The University of the West Indies (The UWI) has a visionary Ten-Point Strategic Plan for self-sufficiency and globalization that will see enrollment multiply, services offered beyond the Caribbean and its now-globally-branded reputation capitalized for revenue.
But its success will depend on the region’s governments paying outstanding debts and revisiting contributions and investments in education and the university developing brand new relationships with international partners and the region’s private sector.
The Plan was presented in detail to journalists Tuesday (March 2) by UWI Vice Chancellor Professor Sir Hilary Beckles during a virtual press conference ahead of a series of meetings across the region yesterday and today to discuss their commitments to the university’s financial future.
The UWI has over the past three years achieved the launch of a ‘reputation revolution’ that’s given it high ranking among the universities worldwide and the next phase involves ‘Converting the Reputation into Revenue’ to ensure ‘Caribbean people have the first-class university.’
The plan will establish new presence at continental levels and cultivating alliances with new global partners, while enhancing investment in capitalization of its services in the region, starting with creation of a state-of-the-art medical school in Trinidad & Tobago.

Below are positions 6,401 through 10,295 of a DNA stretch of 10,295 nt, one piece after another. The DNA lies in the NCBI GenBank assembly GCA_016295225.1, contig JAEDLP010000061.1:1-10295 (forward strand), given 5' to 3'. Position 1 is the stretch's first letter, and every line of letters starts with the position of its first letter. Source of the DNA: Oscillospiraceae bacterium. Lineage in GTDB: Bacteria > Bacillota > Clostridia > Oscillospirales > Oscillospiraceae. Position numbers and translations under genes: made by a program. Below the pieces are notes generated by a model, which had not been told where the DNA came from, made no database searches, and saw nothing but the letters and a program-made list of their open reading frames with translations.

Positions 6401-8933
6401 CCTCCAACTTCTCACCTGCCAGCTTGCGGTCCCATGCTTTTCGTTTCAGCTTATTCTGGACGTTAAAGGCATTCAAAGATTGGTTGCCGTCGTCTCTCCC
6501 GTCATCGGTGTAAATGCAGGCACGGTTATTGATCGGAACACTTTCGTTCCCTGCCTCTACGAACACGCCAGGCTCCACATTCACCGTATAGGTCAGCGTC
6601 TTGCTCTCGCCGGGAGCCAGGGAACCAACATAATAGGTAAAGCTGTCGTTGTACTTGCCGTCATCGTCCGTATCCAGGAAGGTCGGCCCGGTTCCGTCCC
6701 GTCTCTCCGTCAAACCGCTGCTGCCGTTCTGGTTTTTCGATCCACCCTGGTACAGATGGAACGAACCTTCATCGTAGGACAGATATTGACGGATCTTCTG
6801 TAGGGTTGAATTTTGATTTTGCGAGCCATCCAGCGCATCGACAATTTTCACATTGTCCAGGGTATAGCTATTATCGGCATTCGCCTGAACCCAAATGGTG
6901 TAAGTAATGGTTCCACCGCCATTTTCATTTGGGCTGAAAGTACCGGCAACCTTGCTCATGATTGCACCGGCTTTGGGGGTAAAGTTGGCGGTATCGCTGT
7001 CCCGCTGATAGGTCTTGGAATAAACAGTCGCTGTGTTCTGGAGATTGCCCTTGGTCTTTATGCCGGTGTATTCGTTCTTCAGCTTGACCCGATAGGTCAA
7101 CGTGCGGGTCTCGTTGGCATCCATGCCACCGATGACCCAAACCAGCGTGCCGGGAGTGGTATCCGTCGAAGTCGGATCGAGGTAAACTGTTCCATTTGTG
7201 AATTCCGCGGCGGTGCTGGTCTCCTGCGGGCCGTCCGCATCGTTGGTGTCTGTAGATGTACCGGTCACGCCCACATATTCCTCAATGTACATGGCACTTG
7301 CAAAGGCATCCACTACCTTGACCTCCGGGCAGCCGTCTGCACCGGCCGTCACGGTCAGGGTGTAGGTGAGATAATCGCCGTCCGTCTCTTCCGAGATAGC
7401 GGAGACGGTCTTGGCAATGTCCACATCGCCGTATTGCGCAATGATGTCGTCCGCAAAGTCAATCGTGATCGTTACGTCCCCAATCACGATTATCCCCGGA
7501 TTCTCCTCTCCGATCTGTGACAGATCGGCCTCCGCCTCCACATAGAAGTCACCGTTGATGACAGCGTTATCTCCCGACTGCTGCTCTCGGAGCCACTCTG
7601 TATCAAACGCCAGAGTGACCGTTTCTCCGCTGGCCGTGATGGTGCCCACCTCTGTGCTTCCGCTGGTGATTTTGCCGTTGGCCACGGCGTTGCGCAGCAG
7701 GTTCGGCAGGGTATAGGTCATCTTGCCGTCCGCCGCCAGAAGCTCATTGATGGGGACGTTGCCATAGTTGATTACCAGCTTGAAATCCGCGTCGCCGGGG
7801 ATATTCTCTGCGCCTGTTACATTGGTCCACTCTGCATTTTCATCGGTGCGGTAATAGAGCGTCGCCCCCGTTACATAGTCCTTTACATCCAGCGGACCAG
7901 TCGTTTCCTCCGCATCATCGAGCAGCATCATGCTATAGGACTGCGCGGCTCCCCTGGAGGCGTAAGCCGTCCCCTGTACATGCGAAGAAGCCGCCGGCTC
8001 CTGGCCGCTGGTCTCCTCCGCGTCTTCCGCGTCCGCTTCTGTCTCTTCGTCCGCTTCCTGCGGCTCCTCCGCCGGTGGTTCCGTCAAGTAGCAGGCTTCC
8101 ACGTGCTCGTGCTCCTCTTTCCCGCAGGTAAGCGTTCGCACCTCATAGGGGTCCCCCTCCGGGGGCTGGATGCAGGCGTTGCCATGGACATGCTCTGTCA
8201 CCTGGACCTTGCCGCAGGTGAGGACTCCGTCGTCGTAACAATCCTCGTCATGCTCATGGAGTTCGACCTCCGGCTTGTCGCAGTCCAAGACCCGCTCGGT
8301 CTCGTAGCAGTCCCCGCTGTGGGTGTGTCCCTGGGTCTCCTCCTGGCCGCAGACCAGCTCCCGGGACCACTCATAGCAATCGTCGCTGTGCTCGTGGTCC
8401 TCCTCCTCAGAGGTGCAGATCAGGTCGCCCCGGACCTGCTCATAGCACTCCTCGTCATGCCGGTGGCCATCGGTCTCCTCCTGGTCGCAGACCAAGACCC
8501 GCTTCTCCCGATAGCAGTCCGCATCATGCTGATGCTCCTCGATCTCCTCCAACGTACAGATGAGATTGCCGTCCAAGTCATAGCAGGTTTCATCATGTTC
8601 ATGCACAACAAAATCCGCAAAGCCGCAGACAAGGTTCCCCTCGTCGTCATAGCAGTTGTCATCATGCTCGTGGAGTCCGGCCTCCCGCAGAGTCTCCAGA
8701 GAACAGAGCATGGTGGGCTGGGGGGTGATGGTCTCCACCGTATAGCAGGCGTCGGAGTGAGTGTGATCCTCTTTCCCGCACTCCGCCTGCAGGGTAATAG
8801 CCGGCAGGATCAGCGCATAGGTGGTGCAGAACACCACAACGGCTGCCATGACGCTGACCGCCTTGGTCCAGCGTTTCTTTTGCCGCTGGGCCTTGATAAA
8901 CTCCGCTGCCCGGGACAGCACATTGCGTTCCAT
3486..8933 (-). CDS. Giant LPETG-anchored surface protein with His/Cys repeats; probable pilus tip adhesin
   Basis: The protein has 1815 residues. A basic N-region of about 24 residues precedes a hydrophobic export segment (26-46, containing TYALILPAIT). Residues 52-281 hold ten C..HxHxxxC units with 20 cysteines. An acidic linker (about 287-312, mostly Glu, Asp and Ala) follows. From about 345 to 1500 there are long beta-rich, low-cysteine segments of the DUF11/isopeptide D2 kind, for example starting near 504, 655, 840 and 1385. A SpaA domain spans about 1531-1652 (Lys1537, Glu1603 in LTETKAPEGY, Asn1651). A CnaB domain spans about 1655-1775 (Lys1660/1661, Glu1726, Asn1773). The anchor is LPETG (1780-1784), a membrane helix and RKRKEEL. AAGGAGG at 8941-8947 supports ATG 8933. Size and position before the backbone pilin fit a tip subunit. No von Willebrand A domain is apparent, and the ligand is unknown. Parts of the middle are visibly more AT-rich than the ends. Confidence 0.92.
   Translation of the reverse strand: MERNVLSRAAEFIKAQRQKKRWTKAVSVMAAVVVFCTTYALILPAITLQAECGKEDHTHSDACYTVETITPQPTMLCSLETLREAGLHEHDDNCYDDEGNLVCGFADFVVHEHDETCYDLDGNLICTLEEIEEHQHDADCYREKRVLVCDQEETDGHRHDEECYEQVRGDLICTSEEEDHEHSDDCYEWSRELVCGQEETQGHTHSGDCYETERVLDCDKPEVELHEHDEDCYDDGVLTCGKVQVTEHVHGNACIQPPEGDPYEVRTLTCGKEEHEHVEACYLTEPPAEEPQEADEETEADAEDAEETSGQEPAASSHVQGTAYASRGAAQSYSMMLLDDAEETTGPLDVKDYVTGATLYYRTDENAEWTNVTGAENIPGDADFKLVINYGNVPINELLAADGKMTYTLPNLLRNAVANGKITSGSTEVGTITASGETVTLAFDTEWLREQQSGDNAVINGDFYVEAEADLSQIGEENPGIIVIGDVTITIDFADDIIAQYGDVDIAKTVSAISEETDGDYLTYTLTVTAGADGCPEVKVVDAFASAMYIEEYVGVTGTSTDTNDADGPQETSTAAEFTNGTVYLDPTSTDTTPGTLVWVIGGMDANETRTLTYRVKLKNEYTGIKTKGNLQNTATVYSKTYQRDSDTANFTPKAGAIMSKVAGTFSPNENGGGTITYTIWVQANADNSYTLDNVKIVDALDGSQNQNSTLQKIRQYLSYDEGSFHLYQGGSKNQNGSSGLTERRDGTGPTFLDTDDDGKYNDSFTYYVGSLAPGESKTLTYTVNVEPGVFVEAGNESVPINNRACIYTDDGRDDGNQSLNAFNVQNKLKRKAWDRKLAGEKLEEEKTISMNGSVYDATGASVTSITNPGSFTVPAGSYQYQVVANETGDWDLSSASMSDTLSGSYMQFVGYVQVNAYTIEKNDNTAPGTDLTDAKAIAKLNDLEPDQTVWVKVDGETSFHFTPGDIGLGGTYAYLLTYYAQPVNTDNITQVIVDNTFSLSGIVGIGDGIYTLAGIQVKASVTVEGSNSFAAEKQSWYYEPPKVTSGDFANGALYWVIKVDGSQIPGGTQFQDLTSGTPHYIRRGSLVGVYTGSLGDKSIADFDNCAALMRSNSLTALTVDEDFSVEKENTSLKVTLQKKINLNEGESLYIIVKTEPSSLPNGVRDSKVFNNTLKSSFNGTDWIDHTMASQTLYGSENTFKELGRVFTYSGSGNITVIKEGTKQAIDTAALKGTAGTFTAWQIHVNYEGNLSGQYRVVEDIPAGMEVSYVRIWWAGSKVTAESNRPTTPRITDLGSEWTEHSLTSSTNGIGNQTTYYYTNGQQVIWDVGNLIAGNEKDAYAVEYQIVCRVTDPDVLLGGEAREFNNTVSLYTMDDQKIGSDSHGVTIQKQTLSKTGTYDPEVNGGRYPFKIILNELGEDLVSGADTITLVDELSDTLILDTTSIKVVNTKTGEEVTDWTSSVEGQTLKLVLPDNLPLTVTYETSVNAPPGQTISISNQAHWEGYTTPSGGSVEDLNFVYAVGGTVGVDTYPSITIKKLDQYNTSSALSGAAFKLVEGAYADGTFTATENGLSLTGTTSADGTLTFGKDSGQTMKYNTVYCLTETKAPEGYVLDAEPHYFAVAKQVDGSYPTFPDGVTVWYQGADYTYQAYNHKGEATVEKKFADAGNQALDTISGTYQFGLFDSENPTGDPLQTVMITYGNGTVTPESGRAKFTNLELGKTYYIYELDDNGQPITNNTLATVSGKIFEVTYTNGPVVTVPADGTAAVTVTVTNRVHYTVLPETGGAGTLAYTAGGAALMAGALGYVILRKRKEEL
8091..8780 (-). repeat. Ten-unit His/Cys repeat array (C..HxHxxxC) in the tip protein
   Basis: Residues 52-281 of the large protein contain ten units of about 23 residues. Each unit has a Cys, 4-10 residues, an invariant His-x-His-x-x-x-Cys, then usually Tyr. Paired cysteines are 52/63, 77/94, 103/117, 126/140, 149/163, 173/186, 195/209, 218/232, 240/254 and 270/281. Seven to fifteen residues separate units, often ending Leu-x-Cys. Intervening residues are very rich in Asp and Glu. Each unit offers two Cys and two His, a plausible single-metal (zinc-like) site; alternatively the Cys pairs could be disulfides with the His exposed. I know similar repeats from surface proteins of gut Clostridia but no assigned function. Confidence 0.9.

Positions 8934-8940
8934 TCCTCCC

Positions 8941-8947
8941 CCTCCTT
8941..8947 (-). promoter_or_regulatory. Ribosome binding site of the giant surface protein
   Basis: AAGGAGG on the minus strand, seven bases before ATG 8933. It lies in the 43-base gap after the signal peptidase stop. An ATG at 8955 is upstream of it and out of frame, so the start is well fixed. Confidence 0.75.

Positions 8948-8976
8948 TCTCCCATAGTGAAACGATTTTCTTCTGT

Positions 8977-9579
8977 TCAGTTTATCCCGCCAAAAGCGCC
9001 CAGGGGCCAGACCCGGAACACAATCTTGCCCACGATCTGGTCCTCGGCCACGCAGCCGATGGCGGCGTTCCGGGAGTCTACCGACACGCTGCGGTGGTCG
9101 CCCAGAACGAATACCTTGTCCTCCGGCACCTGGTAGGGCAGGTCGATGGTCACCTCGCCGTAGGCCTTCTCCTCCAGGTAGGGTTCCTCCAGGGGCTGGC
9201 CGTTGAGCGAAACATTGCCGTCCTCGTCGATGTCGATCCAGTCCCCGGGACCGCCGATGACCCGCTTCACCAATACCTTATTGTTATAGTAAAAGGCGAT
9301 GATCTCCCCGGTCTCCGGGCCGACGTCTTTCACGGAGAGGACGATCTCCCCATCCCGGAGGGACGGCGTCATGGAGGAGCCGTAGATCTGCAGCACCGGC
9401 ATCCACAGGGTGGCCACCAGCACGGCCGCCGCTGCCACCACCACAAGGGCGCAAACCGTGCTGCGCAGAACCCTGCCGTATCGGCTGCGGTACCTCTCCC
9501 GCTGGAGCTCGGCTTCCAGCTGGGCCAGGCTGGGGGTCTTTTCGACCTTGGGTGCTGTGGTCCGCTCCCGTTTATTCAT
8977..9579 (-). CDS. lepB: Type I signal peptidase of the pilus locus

The region being overpopulated with offshore medical schools and The UWI best able to provide quality medical care — and backed by its admirable record of establishing its COVID-19 Task Force way ahead of the arrival of the first positive case in the Caribbean — the plan is to invite regional private sector investment in the medical school, to be floated on the stock market to raise the US $60 million needed.
Having digitized teaching between campuses and across non-campus territories through the UWI Open Campus, the new plan also foresees a move ‘From Open Campus to Global Campus’, with the current Open Campus enrollment of 8,000 and the 50,000 enrolled at the three campuses to be multiplied to 100,000 to 200,000 including students and services in Europe, North America, Latin America, as well as Australia.